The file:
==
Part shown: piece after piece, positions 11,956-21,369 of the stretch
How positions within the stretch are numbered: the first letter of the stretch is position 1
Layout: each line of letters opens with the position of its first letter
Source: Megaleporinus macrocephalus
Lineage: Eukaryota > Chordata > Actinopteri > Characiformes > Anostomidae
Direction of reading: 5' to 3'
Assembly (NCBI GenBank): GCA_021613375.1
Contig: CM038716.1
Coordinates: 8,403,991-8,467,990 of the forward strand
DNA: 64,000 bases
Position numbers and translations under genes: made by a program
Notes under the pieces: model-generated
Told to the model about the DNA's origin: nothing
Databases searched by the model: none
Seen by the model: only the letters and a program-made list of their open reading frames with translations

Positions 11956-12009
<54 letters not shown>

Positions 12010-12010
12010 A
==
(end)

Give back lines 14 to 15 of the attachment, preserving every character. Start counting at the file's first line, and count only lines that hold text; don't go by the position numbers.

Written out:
Databases searched by the model: none
Seen by the model: only the letters and a program-made list of their open reading frames with translations